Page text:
Delta daze: NHS staff and students share their insight on the new COVID variant


Signs such as the one above have littered the floors of NHS over the past year.

Avery Lowry and Thomas Whalen

The year started out normal — masks were off and for the first time in what felt like an eternity, students could see the faces of those around them. It finally seemed as if the world was leaving this cursed virus behind. That was until the Delta variant, a new variant of COVID-19, seemed to throw everything for a loop. What happened, how did things come to this, and more importantly, what will happen?

The uncomfortable feeling of your own breath radiating across your face is all too familiar at this point. This is a feeling that many students and staff have said they are feeling everyday now that the mask mandate has been reestablished at NHS. There are so many questions surrounding how the Delta variant will impact your day at NHS and the truth has been uncovered.

NHS nurse, Apryl Wallace, notices the difference between the original strand of COVID-19 and the new Delta variant. 

“The Delta variant is twice as contagious as the original strand,” Wallace said, “unvaccinated individuals have the greatest risk of transmission, and are much more likely to get infected.”

To prevent the spread of the Delta variant, Wallace advises students and faculty to follow strict guidelines. 

“Do not share food or drinks, wash your hands, social distance, wear your mask, [and] if you don’t feel well or are symptomatic, stay home,” Wallace said. 

For many, there was hope that this year would offer a return to normalcy — including the principal of NHS, Dr. Craig McCaffrey. 

“I was hoping we would be [back to] normal by now,” McCaffrey said, “I miss being able to see students’ faces, but I’d rather see half a face while you’re here at school than see a whole face on Zoom.”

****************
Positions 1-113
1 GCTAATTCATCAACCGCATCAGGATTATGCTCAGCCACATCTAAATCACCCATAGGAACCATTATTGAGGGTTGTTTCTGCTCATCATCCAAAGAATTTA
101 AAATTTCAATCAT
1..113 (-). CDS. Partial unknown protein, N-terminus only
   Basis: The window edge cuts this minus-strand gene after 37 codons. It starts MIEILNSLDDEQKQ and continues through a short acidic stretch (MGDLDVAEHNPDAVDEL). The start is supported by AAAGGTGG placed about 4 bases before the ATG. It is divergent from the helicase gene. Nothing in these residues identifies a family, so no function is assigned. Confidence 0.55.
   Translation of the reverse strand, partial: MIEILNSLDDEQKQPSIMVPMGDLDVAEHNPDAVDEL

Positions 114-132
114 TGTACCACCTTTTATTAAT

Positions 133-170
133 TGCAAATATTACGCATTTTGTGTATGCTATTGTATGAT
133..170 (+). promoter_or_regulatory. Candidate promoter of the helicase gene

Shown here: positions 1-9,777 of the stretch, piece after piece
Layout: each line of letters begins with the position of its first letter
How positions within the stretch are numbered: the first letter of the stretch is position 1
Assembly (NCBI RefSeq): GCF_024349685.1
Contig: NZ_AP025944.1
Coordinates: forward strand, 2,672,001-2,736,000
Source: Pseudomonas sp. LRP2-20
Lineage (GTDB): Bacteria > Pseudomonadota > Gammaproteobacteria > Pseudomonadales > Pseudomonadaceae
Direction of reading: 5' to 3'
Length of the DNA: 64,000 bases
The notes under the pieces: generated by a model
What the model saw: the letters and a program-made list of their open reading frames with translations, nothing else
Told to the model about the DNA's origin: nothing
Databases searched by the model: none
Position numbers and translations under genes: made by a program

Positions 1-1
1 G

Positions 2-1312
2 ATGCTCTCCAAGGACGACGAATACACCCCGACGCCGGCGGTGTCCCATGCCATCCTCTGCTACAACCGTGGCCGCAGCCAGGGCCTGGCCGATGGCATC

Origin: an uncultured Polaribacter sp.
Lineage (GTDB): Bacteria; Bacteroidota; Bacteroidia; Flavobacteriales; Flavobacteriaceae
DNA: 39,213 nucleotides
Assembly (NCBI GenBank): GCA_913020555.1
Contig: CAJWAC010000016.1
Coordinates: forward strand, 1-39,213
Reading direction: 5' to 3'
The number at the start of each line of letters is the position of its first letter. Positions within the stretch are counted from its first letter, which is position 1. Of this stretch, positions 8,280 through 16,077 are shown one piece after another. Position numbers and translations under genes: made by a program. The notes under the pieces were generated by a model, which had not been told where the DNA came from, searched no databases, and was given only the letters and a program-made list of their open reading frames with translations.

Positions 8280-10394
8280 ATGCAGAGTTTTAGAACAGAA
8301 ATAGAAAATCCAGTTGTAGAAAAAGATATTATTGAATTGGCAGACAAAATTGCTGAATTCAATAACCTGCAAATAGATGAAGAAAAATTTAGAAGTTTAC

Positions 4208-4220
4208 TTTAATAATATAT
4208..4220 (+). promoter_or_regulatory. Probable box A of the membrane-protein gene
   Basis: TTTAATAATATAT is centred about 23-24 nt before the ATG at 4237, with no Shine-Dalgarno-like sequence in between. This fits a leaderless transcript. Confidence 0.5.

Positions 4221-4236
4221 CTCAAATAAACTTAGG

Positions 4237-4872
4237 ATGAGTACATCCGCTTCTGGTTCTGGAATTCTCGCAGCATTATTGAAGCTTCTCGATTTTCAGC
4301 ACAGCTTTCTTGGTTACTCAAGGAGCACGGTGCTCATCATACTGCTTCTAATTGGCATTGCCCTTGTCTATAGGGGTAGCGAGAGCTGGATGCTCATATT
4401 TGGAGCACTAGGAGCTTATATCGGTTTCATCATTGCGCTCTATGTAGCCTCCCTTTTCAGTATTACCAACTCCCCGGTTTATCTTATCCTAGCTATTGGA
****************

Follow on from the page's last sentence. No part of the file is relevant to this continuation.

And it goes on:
These feelings are all too common for both faculty and students; sophomore Sean Halvorsen also feels that something is amiss this year. 

“I haven’t experienced a normal year of high school to compare my high school experience with, but I still feel like something is missing that doesn’t make this year normal,” Halvorsen said.

Despite his worries, Halvorsen believes that there is hope.

“We’ve already seen East Middle School get shut down due to so many cases,” Halvorsen said, “[but] with booster shots potentially coming out soon, there is a chance we’ll go back to normal relatively soon.”

Wallace believes that NHS’s response has been appropriate and she compliments the efforts of the staff and students alike.

“I truly feel like we are all doing the best we can with what we’ve been dealt. We really are stronger and better together,” Wallace said. 

Junior Lauren Charpie thinks that COVID has definitely changed their school experience, but still, they understand the precautions they take are necessary. 

“COVID has definitely altered my school experience,” Charpie said, “but if wearing a mask is going to protect others and myself, I will gladly wear it.”

Although Charpie initially hoped for school to return to how it was pre-COVID sometime soon, they believe that it may take longer than expected.

“I was hoping for [school to be back to normal by] this winter, but with how COVID cases are increasing … I think it may be later than what everyone originally hoped for,” Charpie said. 

If worse comes to worst and the hybrid schedule creeps back into the current school year once again, McCaffrey states that efforts are being made to assure that a transition will be smooth.

“We are preparing [to go back to the hybrid schedule and] we are going to teach our new teachers how we [taught] last year just in case,” McCaffrey said. 

Despite this, McCaffrey truly believes that NHS will persevere — no matter if we have to go back to the hybrid schedule or not.

“Lean on each other [and] lean on us if you need help,” McCaffrey said.